Hip Mask Representing An Iyoba
Hip Mask Representing An Iyoba
The exquisiteness of the material and the sophistication of the carving indicate that it was created by the exclusive guild of royal ivory carvers for the king. This exquisite piece is made out of ivory, iron and cooper. This piece also contains pieces of inlaid metal and elaborate coral carvings. The piece dimensions are as followed; H. 9 3/8 x W. 5 x D. 3 1/4 in. (23. 8 x 12. 7 x 8. 3 cm). The mask is a sensitive human idealized portrait, depicting its subject with softly modeled features.
This piece is framed with an elegant tiara-like coiffure and openwork collar. The pupils were inlaid with iron metal, the forehead has carved scarification marks and also she is wearing bands of coral beads below the chin. In the necklace you can see miniature motifs that represent heads of the Portuguese soldiers depicted with beards and flowing hair. In the crown tiara-like coiffure are carved more Portuguese heads alternated with figures of stylized mudfish, which symbolizes Olokun, the Lord of the Great Waters.
You can see that some of the necklace portion is damage or missing and this could be due to the age and fragility of the coral. This piece is from early African art also known as “Queen Mother Pendant Mask: Iyoba”. Today, you can find this piece at the Metropolitan Museum of Art in New York. Although images of women are very rare this piece has come to symbolize the legacy of a dynasty that continues to the present day. In many of the African cultures the head is a very important, powerful and symbolic piece.
The head was consider to be the symbolic center of a person’s intelligence, wisdom, and ability to succeed in this world and/or to be a tool to be able to communicate with spiritual forces in the ancestral world. In Art of History, published in 2011, both Professor Marilyn Stokstad and Michael W. Cothren claim that “one of the honorifics used for the king is the “Great Head”. The head leads the body as the king leads the people. All of the memorial heads include representation of coral-beaded caps, necklaces and royal costume.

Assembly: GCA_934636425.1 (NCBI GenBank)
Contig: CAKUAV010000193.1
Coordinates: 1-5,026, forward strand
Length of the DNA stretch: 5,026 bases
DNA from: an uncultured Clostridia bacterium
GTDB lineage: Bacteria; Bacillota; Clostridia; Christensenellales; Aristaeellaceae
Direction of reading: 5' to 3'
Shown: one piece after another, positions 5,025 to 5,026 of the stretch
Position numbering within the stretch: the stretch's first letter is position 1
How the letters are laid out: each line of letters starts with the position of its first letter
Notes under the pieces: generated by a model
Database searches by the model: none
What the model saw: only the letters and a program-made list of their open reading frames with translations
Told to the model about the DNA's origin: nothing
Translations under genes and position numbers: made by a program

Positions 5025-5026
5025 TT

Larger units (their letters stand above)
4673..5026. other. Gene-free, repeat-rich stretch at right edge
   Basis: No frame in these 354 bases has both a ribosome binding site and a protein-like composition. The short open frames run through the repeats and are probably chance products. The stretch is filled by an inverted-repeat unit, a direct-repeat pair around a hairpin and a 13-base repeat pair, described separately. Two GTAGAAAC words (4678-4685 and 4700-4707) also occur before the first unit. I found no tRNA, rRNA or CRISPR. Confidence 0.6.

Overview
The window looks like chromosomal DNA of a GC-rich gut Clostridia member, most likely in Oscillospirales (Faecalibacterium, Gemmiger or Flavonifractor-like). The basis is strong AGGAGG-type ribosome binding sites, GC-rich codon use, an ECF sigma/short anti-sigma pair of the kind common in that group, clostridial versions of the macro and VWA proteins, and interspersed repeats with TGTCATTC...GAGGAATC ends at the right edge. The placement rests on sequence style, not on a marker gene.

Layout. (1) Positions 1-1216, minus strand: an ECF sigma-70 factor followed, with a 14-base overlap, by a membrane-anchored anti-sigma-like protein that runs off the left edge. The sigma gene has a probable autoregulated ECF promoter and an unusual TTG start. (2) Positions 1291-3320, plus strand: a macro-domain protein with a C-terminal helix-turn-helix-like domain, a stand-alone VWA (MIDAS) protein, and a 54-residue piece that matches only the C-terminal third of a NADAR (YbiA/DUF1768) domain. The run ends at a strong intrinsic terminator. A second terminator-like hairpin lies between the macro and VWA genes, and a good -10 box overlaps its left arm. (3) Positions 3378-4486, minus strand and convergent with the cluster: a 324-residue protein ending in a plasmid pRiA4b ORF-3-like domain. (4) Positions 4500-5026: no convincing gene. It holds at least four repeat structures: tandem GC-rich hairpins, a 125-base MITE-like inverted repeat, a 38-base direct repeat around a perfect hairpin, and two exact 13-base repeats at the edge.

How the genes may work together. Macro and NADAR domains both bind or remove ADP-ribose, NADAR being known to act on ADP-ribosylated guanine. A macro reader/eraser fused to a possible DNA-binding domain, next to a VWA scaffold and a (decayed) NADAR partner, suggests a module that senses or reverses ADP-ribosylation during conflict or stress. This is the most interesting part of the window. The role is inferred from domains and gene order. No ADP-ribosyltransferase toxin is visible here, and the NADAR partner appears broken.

Coral, enclosing the head and displayed on the body, is still the ultimate symbol of the oba’s power and authority. ” In an article titled “Iyoba Idia: The Hidden Oba Of Benin” published in 2006, issue 9 of Jenda: A Journal Of Culture And African Women Studies – Nkiru Nzegwu wrote “Iron and copper inserts were embedded in these cavities in the original model and formed part of the decoration. Some have claimed that these cavities were receptacles for embedded magical potions, and there is a historical explanation for them.
The striations were the result of incisions a local doctor-diviner made to disfigure Idia and render her unattractive to Oba Ozolua. As narrated by the present Oba Erediauwa, Idia’s parents did not wish her to become an Oba’s wife, and the oracle they consulted advised that they mar her beauty to make her ugly to the Oba (Kaplan 1993, 59). The two incisions not only scarred her face but, to make assurance double sure, they also contained potent medicinal potions which the consulting physician-diviner had assured them would repel Oba Ozolua.
The royal explanation is that the plan failed because the Oba sensed that something was wrong before he even saw Idia and quickly neutralized the effects of the medicine. ” This is a pendant or ornament mask that represents an iyoba (queen mother-the oba’s mother), the senior female member of the royal court. It’s believed that this piece was produced in the early sixteenth century for the King or “Oba” Esigie, the king of Benin, who ruled from 1504 to 1550. This piece is to honor his mother, Idia.
There are different versions of the purpose of this piece. The most common ones is that this was used a as belt ornament and it was worn at the oba’s hip. The Oba may have worn it at rites commemorating his mother, although today such pendants are worn at annual ceremonies of spiritual renewal and purification. Esigie had the support of Ida and the Portuguese soldiers in the expansion of his kingdom. Ida is remembered for raising an army and using magical powers to help her son Esigie to defeat his enemies.
University/College: University of California
Type of paper: Thesis/Dissertation Chapter
Date: 21 September 2016
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